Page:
Anchor - Definition. Anchors in the Ancient. Modern Anchors.
Anchor - Definition
Anchor, in Navigation, from the Greek angkura , which Vossius thinks is from ongke, or a crook or hook, an instrument of iron or other heavy material used for holding ships in any situation in which they may be required to lie, and preventing them from drifting by the winds or tides, by the currents of rivers, or any other cause. This is done by the anchor, after it is let down from the ship by means of the cable, fixing itself into the ground, and there holding the vessel fast. The anchor is thus obviously an implement of the first importance in navigation, and one on which too much attention cannot be bestowed in its manufacture and proper construction, seeing that on its way depends the safety of the vessel in storms.
Anchors in the Ancient World (Antiquity of Anchors)
The invention of so necessary an instrument is to be preferred, as may be supposed, to the remotest antiquity. The most ancient anchors consisted merely of large stones, baskets full of stones, sacks filled with sand, or log of wood loaded with lead. Of this kind where the anchors of the ancient Greeks, which, according to Apollonious Rhodius and Stephen of Byzantium, were formed of stone; and Athenaeus states that they were sometimes made of wood.
These sorts of anchors retained the vessel merely by their inertia, and by the friction along the bottom. Iron was afterwards introduced for the construction of anchors, and also the grand improvement of forming them with teeth or flukes to fasten themselves into the bottom; whence the words odontes [Gk.] and dentes [Lat.] are frequently taken for anchors in the Greek and Latin poets.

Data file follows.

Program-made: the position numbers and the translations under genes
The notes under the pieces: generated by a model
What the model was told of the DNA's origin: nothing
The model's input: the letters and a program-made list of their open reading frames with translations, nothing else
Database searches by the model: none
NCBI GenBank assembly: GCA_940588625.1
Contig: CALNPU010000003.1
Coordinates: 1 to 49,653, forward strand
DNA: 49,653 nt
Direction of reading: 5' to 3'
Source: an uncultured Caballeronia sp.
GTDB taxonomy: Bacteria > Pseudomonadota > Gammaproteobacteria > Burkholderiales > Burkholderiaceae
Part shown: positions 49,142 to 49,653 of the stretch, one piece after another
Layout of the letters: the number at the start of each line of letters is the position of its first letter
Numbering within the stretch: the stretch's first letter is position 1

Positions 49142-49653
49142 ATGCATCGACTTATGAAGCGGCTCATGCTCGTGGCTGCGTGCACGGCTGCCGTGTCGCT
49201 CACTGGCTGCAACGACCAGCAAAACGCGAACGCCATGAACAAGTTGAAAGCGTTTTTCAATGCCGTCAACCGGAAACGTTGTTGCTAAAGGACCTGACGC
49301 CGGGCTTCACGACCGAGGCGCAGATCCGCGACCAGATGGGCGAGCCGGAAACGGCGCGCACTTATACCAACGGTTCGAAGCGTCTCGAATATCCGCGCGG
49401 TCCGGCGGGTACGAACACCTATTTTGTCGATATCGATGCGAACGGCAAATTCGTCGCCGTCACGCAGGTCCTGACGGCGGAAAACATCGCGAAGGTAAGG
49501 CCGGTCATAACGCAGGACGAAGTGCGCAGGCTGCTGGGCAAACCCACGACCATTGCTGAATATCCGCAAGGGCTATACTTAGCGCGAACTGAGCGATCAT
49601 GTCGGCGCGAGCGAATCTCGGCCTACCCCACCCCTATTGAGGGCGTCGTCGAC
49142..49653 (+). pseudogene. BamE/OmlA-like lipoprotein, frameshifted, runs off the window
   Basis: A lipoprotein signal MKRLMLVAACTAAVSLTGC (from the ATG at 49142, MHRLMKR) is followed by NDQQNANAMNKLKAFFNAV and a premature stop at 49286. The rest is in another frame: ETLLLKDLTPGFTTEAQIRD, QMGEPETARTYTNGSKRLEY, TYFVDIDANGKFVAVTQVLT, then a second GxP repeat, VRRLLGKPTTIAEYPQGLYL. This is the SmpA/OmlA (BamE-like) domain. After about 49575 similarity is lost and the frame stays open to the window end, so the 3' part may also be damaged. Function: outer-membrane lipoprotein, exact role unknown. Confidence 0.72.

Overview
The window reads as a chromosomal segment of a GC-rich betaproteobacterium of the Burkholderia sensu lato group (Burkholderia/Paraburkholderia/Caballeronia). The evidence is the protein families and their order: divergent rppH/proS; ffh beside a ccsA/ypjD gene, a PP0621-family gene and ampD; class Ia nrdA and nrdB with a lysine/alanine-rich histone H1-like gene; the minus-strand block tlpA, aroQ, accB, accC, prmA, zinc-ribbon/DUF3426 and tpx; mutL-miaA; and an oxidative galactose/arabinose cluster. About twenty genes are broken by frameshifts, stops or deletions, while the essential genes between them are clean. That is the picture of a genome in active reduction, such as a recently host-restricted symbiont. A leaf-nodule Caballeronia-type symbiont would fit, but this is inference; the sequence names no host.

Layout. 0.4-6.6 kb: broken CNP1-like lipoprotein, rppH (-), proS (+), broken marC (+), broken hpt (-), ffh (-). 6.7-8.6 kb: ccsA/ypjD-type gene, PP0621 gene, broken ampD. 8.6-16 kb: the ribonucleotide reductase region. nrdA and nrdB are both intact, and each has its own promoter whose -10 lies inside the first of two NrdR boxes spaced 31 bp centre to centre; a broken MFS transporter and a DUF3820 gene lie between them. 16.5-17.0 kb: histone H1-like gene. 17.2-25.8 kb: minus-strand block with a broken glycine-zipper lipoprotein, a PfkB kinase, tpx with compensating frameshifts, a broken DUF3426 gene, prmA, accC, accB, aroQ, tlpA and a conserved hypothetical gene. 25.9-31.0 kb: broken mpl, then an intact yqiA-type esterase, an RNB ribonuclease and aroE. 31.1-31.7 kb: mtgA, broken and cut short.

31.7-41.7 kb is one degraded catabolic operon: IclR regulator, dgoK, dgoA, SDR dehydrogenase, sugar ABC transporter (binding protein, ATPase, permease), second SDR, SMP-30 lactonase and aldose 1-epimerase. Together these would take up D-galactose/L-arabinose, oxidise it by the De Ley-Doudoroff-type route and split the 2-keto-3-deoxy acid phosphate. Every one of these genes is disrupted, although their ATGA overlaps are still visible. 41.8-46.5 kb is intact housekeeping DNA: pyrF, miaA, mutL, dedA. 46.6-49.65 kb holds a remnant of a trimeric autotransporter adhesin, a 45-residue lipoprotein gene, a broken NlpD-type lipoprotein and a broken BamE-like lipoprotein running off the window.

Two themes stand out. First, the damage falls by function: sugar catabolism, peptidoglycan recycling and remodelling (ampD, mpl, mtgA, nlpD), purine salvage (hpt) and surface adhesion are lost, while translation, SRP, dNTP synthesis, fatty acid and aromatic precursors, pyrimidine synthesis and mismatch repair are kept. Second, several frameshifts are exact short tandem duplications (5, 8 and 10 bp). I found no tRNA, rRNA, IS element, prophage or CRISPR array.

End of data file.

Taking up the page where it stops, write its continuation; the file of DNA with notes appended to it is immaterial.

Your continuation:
The invention of the teeth is ascribed by Pliny to the Tuscans; but Pausanias gives the merit to Midas, king of Phrygia. Originally there was only one fluke or tooth, whence anchors were called heterostomoi [Gk.]; but shortly afterwards the second was added, according to Pliny, by Eupalamus, or, according to Strabo, by Anacharsis, the Scythian philosopher.
The anchors with two teeth were called amphiboloi [Gk.] or amphistomoi [Gk.], and from ancient monuments appear to have ben much the same with thse used in our days, except that the stock is wanting in them all. Every ship had several anchors, the largest of which , corresponding to our sheet-anchor, was never used but in extreme danger, and was hence peculiarly termed hiera [Gk.] or sacra [Lat.]; whence the proverb sacram anchoram solvere, as flying to the last refuge.
Up to the commencement of the present century [19th Century] what was termed the "old plan long-shanked" anchor seems to have ben generally used. It was made of wrought iron, but the appliances of the anchor smith were so crude that little dependence could be placed upon it.
About this time public attention was drawn to the importance of the anchor by a clerk of Plymouth yard named Pering, who published a book, and argued, from the number of broken anchors which came to the yard for repair, that there "must be something wrong in the workmanship -- undue proportion or the manner of combining the parts." Mr Pering altered the sectional form, made the arms curved instead of straight, used iron of better quality, and introduced improvements in the process of manufacture.
Since 1820 about 130 patents have ben taken out for anchors; and the attention thus given to the subject, with the introduction of steam hammers and furnances, the substitution of the fan blast for the old bellows, and the better knowledge obtained of the forgeman's art, have rendered the anchor of the present day so far superior to that of fifty years ago, that we rarely hear of one being broken, the ground in which it is embedded gnerally giving way before the anchor.
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Anchor - Table of Contents